Metropolitan News-Enterprise


Thursday, September 3, 2009


Page 1


C.A. Orders New Hearing for Reprimanded LAPD Officer

Panel Says Yaffe Erred in Deferring to City’s Assessment of Conflicting Evidence




An official reprimand issued to a police officer who displayed his weapon outside his home, in response to what he claimed was an imminent threat, affected his vested right to employment, thus triggering the independent judgment standard of judicial review, the Court of Appeal for this district ruled yesterday.

Div. Seven reversed Los Angeles Superior Court Judge David Yaffe’s order denying a mandate petition by Officer Cesar Wences of the Los Angeles Police Department, who is challenging a reprimand he received as a result of the off-duty incident. The panel ordered the judge to reconsider the ruling under the correct standard.

Wences, a Long Beach resident, was reprimanded as a result of an April 2005 confrontation in which he fired one shot at Edie Rodriguez, a relative of a person who was living with Wences and his family. Wences said Rodriguez had threatened him over the telephone earlier in the evening, had come to his home with at least three other people, and had come toward him in a threatening manner.

Policy Violation

Rodriguez was subsequently convicted of making terrorist threats, but LAPD Chief William Bratton—adopting the findings and recommendations of a review board—found that Wences violated department policy because the drawing and exhibiting of his firearm was uncalled for under the circumstances.

Wences’ administrative appeal was rejected following a three-day hearing.

At a hearing on Wences’ petition for writ of administrative mandate, Yaffe ruled that because the discipline was limited to a reprimand, the decision was reviewable under the substantial evidence test. In doing so, he rejected the argument by Wences’ counsel that Wences had a fundamental right to defend his home and family from a criminal threat, and that the reprimand infringed upon that right and thus had to be reviewed under the independent judgment standard.

Yaffe reasoned that “the administrative decision does not deprive petitioner of any property or employment right, does not affect him financially, and therefore does not authorize the court to exercise its independent judgment on the evidence.” He went on to find that there was substantial evidence to support the reprimand.

Vested Right

Justice Laurie Zelon, writing for the Court of Appeal, however, said that the “vested and fundamental right” of a non-probationary police officer to maintain that employment is not limited to the “economic aspect” of the job.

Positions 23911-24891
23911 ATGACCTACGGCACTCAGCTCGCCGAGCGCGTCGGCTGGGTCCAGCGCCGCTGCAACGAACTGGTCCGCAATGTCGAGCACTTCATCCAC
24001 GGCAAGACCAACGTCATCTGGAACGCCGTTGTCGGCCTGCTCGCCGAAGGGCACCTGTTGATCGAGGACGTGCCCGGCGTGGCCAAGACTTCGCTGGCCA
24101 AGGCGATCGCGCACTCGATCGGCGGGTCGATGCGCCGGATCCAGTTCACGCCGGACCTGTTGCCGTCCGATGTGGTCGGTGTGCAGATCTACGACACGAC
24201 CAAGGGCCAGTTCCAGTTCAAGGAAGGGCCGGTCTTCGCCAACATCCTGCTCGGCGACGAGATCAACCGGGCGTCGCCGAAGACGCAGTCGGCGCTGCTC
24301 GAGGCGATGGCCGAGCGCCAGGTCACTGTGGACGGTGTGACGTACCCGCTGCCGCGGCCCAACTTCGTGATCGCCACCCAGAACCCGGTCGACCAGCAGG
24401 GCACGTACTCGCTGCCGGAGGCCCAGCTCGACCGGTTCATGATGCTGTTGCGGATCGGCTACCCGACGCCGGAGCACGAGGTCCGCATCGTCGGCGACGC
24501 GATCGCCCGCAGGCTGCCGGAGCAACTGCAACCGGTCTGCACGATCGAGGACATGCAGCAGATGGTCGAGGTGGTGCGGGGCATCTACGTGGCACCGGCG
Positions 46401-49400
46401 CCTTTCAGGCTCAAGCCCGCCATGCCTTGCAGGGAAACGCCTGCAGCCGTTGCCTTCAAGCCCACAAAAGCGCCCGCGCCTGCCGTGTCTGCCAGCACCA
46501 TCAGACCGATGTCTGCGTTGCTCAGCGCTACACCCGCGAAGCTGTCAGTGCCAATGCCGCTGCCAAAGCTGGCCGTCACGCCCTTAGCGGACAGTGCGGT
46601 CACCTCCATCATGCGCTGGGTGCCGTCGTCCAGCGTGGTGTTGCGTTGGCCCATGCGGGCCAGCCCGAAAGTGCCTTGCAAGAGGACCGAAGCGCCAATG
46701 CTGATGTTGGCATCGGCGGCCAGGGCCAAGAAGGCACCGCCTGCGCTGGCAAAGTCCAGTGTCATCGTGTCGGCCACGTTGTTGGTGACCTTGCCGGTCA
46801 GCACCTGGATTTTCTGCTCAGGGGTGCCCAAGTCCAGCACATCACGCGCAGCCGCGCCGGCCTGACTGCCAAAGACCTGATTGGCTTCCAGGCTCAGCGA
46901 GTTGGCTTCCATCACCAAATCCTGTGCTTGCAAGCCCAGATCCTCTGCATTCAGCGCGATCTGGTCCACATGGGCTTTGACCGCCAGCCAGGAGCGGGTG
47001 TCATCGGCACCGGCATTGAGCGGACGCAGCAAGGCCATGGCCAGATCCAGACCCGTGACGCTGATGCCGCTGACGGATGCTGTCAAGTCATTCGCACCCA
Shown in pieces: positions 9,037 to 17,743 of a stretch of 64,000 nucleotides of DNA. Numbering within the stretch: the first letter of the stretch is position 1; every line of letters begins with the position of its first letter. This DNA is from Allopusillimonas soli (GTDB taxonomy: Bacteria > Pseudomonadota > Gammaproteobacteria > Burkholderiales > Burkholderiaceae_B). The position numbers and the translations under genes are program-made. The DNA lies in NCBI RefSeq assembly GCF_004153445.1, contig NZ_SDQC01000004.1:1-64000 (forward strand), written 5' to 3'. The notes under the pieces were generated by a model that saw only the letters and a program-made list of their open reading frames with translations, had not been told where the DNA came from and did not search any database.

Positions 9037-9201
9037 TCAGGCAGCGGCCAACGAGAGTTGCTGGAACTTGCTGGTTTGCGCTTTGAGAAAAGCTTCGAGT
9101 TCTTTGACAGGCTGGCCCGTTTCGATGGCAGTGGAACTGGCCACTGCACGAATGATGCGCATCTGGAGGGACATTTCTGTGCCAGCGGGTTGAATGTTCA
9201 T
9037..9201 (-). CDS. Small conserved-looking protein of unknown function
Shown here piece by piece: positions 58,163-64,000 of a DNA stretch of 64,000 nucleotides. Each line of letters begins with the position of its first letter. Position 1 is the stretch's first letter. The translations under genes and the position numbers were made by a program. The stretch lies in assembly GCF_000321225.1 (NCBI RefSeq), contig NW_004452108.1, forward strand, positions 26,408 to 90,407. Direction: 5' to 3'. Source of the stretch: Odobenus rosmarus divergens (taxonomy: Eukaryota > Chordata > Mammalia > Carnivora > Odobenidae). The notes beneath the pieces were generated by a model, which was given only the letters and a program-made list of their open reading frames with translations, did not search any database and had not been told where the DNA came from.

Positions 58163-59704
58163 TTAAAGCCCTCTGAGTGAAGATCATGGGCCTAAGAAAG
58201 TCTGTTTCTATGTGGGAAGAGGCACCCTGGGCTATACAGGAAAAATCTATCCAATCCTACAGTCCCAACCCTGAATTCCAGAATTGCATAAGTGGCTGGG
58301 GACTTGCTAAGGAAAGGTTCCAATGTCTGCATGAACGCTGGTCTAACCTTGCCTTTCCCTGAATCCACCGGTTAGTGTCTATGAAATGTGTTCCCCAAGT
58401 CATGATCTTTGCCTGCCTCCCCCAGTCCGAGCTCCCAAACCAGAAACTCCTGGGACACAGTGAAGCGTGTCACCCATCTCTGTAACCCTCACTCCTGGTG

“The Department’s official reprimand, based on a finding of administrative disapproval by the Board of Police Commissioners, is a part of Wences’ employment record as a police officer,” Zelon wrote. “The reprimand may be considered by the Department in future personnel and disciplinary decisions, and based on its content, may adversely affect Wences’ future opportunities for career advancement.  It therefore implicates a right that is important to Wences in his life situation even in the absence of an immediate economic impact.”

Noting that the LAPD undisputedly considers an officers’ entire employment history, including any written reprimand, in making assignments and granting promotions, the justice cited the Public Safety Officers Procedural Bill of Rights Act.

A written reprimand is considered “punitive action,” and prior Court of Appeal decision have held that any action that may lead to adverse consequences “at some future time” is considered punitive and thus administratively appealable, under the act, even if no discipline is imposed, the justice pointed out.

“In this case, because the action taken against Wences was a written reprimand, he had an absolute right to administratively appeal the Department’s disciplinary decision,” Zelon said, “...even though the reprimand did not have an immediate adverse effet on Wences’ job title, salary, or benefits.”

In a footnote, the justice wrote that the fact that the incident involved the alleged defense of the officer’s home and family did not confer any particular procedural rights.

“It is well-established that a police department is entitled to investigate allegations of misconduct by an off-duty officer and to institute disciplinary proceedings where appropriate,” she said.

Attorneys on appeal were Gary Orville Ingemunson for Wences and Deputy City Attorney Gregory P. Orland for the respondents.

The case is Wences v. City of Los Angeles, B208525.


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